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Thread: 210EXT and 325EXT Abnormal Tungsten consumption/erosion with mid/high amperage

  1. Default 210EXT and 325EXT Abnormal Tungsten consumption/erosion with mid/high amperage

    I'm putting this out there to see if anyone else has ever experienced it. Once I started welding more aluminum, and moderately thick aluminum (3/16 - 1/4 plate), I noticed that my 3/32 tungsten would form a cluster of tiny balls on the end instead of a small, clean ball. I have tried ceriated, 2% Lanthanated, 1.5% Lanthanated, and multi-mix. At higher amperages above 150amps, they all do the same thing, but the 1.5% Lanthanated seems to hold up slightly better despite some deformation.

    For years I had used Miller Dynasty welders while welding exactly the same materials in exactly the same method, and I have always had good results from any and all tungsten except 2% thoriated or pure tungsten.

    I first noticed the problem with my 210EXT and thought for sure there was an internal issue causing it. I currently have a Return Authorization, but I have waited for my new 325EXT to arrive so I could do further side by side experimentation. I found that the 325EXT does the same thing to tungsten at the higher amperages, although the welds are much cleaner than the 210EXT, which I am still troubleshooting that problem.

    For the past two days I have been welding thinner aluminum (.063) at lower (100 amp) amperage with the 325EXT and I have had no problem and the welds are beautiful. The tungsten has remained in perfect condition the whole time. Tomorrow I will hook up the 210EXT and try it with the same material.

    Is it possible that the Everlast Inverter machines are just harder on tungsten at a given amperage? I don't know what else to think at this point. Do I actually have to use 1/8 tungsten to weld 3/16 aluminum? I have never had to in the past with other inverter machines.

    I have attached a couple of photos of the tungsten condition that I am talking about. Not the greatest pictures, but if you can zoom in, you should be able to see the disfigure ends.

    Any input or thoughts are welcome.


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  2. #2


    First, 3/32 has a limit of about 160 to 180A. The balling and nodules form from overheating. Yes, the square wave we use has a fast wet in and it has a more sharp shouldered design and it's a little different on the 325 from my understanding. But you are in 1/8" territory. Personally if I go over 150A, I switch over to 1/8".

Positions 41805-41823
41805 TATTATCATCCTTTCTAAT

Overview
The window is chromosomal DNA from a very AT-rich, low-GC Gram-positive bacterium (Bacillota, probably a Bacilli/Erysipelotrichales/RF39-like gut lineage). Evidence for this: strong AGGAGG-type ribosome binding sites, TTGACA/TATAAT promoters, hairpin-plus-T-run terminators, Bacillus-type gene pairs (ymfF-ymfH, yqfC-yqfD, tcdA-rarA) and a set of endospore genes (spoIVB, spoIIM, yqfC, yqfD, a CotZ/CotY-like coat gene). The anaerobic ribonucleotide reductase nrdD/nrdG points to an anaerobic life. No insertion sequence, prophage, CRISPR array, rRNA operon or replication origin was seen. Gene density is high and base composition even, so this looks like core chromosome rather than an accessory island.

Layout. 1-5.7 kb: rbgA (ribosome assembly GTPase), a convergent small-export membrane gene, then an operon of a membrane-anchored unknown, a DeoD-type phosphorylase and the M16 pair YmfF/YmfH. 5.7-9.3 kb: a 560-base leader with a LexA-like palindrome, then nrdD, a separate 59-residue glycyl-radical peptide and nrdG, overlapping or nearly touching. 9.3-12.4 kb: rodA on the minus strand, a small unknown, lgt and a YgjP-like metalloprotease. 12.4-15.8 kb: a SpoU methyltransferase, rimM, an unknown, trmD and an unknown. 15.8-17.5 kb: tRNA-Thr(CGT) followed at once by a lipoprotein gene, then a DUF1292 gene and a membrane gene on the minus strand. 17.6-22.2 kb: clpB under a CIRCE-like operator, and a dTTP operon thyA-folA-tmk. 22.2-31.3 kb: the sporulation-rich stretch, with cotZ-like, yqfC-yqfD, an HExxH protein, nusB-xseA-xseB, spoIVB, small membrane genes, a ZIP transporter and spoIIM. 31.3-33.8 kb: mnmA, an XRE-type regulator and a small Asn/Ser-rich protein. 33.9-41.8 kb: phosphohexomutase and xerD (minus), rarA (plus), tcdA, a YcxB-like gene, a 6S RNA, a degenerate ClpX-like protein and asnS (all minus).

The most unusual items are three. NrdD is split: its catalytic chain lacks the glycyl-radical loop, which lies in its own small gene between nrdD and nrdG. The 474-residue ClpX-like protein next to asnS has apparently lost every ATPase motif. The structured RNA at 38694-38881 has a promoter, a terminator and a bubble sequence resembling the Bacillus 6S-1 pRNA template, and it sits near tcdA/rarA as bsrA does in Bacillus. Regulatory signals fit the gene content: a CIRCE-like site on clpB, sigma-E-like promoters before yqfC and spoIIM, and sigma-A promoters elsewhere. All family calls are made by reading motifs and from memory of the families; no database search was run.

3. Default

    Mark, I appreciate your input. I will try using 1/8" tungsten for anything above 150 amps and see if that solves the problem.

    Thank you,


  4. #4


    Also don't put your balance above 35%.

  5. Default

    Sorry, it's been a bit since I followed up on this issue. I have since tried 1/8" tungsten (1.5% Lanthanated) and I continue to have the same results. The end of the tungsten never obtains a smooth ball surface, instead, it ends up with tiny balls all over the end. I never set my balance above 30, and I typically run 25 - 28. Also, if I try different wave shapes, such as Triangular or Sine, the amperage is significantly lower than in Advanced Square setting. Not sure if this is normal. This applies to my 210EXT as well as 325EXT.

  6. #6


    Don't ball to begin with. What you are experiencing is nodules. This can do with tungsten contamination from the metal, or with tungsten quality itself, even grinding angle and grind quality. The difference in Amperage is that the meter is calibrated to Advanced Square wave. Since the wave form is different, it reads differently even though it does reach the same level. The shape of the wave form of each is actually cooler because less time is spent at the max part of the sine wave.

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